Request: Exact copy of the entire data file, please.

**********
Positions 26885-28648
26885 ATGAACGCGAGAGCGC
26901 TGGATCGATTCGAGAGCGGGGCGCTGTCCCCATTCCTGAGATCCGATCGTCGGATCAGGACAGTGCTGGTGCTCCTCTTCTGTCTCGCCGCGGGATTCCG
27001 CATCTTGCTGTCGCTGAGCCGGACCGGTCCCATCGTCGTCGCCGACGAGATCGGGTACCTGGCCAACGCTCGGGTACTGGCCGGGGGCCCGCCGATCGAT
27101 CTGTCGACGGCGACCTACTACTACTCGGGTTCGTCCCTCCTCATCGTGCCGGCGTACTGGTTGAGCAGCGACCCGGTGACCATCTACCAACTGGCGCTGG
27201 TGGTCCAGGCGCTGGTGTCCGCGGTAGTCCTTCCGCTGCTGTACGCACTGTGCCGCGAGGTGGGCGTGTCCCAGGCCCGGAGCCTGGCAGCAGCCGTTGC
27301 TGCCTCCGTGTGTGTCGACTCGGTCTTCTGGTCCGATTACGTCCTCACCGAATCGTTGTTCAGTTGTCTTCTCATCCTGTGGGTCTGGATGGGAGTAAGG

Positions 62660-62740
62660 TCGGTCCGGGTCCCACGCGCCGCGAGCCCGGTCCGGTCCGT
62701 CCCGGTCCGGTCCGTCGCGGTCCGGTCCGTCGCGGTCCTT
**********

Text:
Positions 26885-28648
26885 ATGAACGCGAGAGCGC
26901 TGGATCGATTCGAGAGCGGGGCGCTGTCCCCATTCCTGAGATCCGATCGTCGGATCAGGACAGTGCTGGTGCTCCTCTTCTGTCTCGCCGCGGGATTCCG
27001 CATCTTGCTGTCGCTGAGCCGGACCGGTCCCATCGTCGTCGCCGACGAGATCGGGTACCTGGCCAACGCTCGGGTACTGGCCGGGGGCCCGCCGATCGAT
27101 CTGTCGACGGCGACCTACTACTACTCGGGTTCGTCCCTCCTCATCGTGCCGGCGTACTGGTTGAGCAGCGACCCGGTGACCATCTACCAACTGGCGCTGG
27201 TGGTCCAGGCGCTGGTGTCCGCGGTAGTCCTTCCGCTGCTGTACGCACTGTGCCGCGAGGTGGGCGTGTCCCAGGCCCGGAGCCTGGCAGCAGCCGTTGC
27301 TGCCTCCGTGTGTGTCGACTCGGTCTTCTGGTCCGATTACGTCCTCACCGAATCGTTGTTCAGTTGTCTTCTCATCCTGTGGGTCTGGATGGGAGTAAGG

Positions 62660-62740
62660 TCGGTCCGGGTCCCACGCGCCGCGAGCCCGGTCCGGTCCGT
62701 CCCGGTCCGGTCCGTCGCGGTCCGGTCCGTCGCGGTCCTT